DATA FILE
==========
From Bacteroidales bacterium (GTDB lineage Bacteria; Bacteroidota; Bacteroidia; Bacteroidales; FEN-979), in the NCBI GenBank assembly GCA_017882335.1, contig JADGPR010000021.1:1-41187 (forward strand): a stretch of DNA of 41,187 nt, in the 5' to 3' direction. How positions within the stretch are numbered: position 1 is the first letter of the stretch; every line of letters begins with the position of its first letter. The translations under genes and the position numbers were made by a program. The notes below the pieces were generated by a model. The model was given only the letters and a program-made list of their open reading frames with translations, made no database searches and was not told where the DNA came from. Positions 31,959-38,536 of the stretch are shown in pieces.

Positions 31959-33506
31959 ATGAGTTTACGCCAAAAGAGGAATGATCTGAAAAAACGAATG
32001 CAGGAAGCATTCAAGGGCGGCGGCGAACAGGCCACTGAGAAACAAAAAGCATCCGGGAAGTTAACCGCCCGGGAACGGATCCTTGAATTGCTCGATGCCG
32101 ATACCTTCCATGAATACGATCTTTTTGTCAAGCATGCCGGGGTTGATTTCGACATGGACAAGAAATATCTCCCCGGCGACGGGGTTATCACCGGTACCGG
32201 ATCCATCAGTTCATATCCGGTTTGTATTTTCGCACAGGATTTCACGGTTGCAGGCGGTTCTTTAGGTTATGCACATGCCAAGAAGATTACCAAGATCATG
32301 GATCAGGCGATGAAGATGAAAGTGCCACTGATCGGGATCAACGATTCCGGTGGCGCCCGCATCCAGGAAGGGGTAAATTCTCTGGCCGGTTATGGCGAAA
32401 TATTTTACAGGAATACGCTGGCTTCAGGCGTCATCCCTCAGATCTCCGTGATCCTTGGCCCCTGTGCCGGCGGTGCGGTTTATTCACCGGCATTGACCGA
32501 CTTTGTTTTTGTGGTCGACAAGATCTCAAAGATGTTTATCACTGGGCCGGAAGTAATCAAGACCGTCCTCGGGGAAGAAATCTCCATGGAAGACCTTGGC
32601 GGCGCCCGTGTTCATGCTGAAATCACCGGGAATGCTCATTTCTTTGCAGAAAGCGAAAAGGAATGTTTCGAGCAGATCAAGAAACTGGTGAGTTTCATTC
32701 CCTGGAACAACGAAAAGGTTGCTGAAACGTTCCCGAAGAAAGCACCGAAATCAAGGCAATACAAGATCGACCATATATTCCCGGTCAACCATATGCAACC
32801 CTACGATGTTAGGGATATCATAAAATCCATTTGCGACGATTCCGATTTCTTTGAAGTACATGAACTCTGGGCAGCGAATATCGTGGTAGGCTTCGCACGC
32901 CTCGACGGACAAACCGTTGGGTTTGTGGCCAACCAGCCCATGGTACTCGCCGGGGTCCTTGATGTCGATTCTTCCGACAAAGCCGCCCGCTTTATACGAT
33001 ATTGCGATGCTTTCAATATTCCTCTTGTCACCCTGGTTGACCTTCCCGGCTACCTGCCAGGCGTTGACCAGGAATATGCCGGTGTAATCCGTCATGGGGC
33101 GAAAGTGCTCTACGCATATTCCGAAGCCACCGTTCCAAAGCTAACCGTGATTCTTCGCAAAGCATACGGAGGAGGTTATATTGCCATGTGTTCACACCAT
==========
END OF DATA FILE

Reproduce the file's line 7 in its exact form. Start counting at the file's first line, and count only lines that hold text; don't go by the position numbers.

32301 GATCAGGCGATGAAGATGAAAGTGCCACTGATCGGGATCAACGATTCCGGTGGCGCCCGCATCCAGGAAGGGGTAAATTCTCTGGCCGGTTATGGCGAAA